"This was followed in 1978 by the STURP tests carried out by people who were already convinced they were dealing with Christ's shroud"[21]
This is simply false. Members of STURP included not only Christians but also Jews and agnostics:
"FOR THE PAST three years, this case of identity has absorbed the spare time of the thirty men and women associated with the Shroud of Turin Research Project, Inc. (STURP). With respect to the hereafter the group is an ecumenical one — among its members are Baptists, Lutherans, Mormons, Episcopalians, Jews, Roman Catholics, and agnostics ..." (emphasis original)[22].
And even most of the Christians were not initially convinced that the Shroud was Christ's. In fact the initial attitude of many (if not most) members of STURP, including the Christians, was skepticism as expressed by the late Ray Rogers (1927–2005):
"The attitude of many of these scientists toward the central question posed by the Shroud of Turin-is it real or isn't it?-was well expressed by Ray Rogers when he joined the team: `Give me twenty minutes and I'll have this thing shot full of holes'"[23].
That initial scepticism included Ken Stevenson who became STURP's most outspokenly Christian member[24]:
"Like many who have studied the Shroud, the authors were initially skeptical of it. Stevenson first heard about it while a cadet at the U.S. Air Force Academy. He later returned to the Academy to teach on its faculty. Studies of the Shroud by his friends at the Academy persuaded him to examine the facts carefully and eventually drew him into the Shroud of Turin Research Project."[25].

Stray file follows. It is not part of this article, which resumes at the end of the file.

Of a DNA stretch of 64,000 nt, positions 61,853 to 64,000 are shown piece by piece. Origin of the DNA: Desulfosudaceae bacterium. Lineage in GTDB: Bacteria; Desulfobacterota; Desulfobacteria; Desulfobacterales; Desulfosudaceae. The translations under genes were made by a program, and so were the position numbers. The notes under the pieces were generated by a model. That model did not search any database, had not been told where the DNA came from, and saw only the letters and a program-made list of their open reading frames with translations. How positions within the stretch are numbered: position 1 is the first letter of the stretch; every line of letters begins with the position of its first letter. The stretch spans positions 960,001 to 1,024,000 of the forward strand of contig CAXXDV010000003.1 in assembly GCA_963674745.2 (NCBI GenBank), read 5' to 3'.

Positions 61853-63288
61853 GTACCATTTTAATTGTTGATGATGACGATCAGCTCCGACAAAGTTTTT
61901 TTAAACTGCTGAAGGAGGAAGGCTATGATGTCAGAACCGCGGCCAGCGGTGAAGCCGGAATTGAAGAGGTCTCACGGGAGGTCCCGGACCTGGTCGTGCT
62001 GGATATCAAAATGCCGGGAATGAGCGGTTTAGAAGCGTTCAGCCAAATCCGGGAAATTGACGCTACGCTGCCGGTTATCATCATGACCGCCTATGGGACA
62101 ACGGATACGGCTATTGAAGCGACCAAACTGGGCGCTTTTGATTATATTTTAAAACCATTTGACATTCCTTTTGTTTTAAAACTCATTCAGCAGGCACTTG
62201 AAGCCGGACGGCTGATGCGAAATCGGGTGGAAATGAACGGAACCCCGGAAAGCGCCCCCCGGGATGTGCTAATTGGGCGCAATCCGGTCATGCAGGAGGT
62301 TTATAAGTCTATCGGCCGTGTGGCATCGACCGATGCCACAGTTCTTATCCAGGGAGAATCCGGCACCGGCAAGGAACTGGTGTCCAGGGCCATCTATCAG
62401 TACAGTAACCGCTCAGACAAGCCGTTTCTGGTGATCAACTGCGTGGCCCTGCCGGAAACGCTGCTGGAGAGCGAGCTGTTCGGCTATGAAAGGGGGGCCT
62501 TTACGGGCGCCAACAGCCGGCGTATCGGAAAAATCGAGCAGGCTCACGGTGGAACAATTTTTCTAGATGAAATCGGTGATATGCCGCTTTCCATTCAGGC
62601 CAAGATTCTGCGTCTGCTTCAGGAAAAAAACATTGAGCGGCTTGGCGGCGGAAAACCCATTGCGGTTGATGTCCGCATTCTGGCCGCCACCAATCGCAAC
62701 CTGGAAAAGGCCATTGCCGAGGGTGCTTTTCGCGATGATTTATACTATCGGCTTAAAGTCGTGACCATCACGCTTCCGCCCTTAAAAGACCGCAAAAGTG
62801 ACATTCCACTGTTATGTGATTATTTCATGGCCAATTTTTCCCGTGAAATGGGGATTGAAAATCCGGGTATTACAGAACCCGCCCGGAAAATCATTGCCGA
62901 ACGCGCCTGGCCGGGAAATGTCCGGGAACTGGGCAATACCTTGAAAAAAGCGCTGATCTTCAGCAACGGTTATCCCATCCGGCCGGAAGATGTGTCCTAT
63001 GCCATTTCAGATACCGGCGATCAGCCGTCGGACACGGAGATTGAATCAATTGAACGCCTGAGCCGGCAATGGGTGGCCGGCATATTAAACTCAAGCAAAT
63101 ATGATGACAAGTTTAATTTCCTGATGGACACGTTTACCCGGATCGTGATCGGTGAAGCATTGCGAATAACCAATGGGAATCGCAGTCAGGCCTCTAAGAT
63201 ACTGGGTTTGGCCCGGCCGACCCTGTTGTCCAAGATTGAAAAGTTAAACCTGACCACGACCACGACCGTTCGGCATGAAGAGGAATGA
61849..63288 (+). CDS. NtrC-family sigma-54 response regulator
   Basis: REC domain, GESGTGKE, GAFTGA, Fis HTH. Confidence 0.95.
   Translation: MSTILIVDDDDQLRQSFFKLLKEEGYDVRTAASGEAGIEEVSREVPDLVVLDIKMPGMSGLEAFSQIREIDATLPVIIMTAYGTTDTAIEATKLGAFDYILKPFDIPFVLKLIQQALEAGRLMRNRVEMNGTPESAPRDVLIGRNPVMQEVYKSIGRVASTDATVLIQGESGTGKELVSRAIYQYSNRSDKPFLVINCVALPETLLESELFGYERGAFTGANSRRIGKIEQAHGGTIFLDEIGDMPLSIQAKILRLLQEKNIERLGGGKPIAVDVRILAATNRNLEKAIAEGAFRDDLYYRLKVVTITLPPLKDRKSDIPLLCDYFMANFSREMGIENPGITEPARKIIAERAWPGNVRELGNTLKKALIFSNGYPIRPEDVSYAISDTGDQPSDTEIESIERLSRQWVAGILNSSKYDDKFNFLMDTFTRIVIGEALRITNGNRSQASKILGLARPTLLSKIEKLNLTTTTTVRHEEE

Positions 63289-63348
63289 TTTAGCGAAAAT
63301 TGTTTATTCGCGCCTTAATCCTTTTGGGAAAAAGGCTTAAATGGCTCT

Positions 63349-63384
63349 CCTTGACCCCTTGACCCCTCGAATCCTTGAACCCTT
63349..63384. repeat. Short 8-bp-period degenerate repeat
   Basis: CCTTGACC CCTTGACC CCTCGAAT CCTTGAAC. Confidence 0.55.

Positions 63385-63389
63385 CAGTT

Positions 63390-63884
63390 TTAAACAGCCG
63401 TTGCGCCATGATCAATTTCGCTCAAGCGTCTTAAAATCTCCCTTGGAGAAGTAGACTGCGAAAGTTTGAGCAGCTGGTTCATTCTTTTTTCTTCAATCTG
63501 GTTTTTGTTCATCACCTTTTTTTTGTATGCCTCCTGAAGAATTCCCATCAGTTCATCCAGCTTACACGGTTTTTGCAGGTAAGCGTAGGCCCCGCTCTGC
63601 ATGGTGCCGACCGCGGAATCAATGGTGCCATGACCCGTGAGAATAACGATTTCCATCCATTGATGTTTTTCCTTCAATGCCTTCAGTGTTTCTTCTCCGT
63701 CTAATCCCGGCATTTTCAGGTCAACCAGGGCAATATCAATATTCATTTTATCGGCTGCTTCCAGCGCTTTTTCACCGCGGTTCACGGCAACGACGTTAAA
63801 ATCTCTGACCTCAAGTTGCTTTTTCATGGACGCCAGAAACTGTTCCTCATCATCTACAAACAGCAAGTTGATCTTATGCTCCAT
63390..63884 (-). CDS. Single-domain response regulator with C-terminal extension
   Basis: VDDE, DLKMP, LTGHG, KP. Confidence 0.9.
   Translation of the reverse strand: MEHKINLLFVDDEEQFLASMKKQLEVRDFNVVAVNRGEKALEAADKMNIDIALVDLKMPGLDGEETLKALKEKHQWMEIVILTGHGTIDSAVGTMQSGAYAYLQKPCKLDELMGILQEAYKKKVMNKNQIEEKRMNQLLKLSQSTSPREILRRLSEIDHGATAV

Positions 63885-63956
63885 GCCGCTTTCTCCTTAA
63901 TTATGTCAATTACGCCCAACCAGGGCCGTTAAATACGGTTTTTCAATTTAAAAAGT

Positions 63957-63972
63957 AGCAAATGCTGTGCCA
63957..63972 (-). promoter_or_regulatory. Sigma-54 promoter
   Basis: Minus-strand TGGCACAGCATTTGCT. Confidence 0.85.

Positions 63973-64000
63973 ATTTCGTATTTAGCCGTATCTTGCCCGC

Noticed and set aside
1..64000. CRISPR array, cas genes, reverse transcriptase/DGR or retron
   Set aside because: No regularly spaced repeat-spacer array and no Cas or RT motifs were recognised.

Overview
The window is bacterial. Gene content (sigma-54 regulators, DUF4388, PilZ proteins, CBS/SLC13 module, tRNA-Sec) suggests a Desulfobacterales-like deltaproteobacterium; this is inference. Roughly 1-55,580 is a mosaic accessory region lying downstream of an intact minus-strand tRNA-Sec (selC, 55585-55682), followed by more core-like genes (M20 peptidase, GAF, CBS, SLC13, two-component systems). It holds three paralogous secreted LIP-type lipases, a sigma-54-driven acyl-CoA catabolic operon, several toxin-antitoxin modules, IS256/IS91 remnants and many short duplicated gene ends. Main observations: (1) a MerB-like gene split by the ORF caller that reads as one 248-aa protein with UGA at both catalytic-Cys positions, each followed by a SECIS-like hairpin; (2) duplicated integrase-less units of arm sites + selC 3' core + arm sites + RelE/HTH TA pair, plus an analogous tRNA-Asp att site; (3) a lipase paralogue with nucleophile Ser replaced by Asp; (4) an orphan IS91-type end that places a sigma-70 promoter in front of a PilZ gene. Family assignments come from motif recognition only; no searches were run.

Besides, since the evidence is overwhelming that the Shroud is authentic, it is Gove's naturalistic (nature is all there is, there is no supernatural) starting point, and its corollary, that they were not dealing with Christ's Shroud, which requires justification!

Gove's "untrue and unsubstantiated" attack on STURP continued:

"Not only did these measurements yield negligibly significant results, but they subjected the shroud to a number of intrusive stresses."
These are both false. Among STURP's highly "significant results," were: 1) the Shroud is not a painting; 2) the image is a physical change of the linen fibrils (i.e. dehydration, oxidation and conjugation); 3) the Shroud had covered a real human body; 4) the blood is real human blood; 5) the image is three-dimensional; and 6) no known naturalistic process or combination of processes can account for the totality of the image:
"A Summary of STURP's Conclusions ... No pigments, paints, dyes or stains have been found on the fibrils [that constitutes the image]. X-ray, fluorescence and microchemistry on the fibrils preclude the possibility of paint being used as a method for creating the image. Ultra Violet and infrared evaluation confirm these studies. Computer image enhancement and analysis by a device known as a VP-8 image analyzer show that the image has unique, three-dimensional information encoded in it. Microchemical evaluation has indicated no evidence of any spices, oils, or any biochemicals known to be produced by the body in life or in death. It is clear that there has been a direct contact of the Shroud with a body, which explains certain features such as scourge marks, as well as the blood. However, while this type of contact might explain some of the features of the torso, it is totally incapable of explaining the image of the face with the high resolution that has been amply demonstrated by photography... The scientific concensus [sic] is that the image was produced by something which resulted in oxidation, dehydration and conjugation of the polysaccharide structure of the microfibrils of the linen itself. Such changes can be duplicated in the laboratory by certain chemical and physical processes. A similar type of change in linen can be obtained by sulfuric acid or heat. However, there are no chemical or physical methods known which can account for the totality of the image, nor can any combination of physical, chemical, biological or medical circumstances explain the image adequately[26]."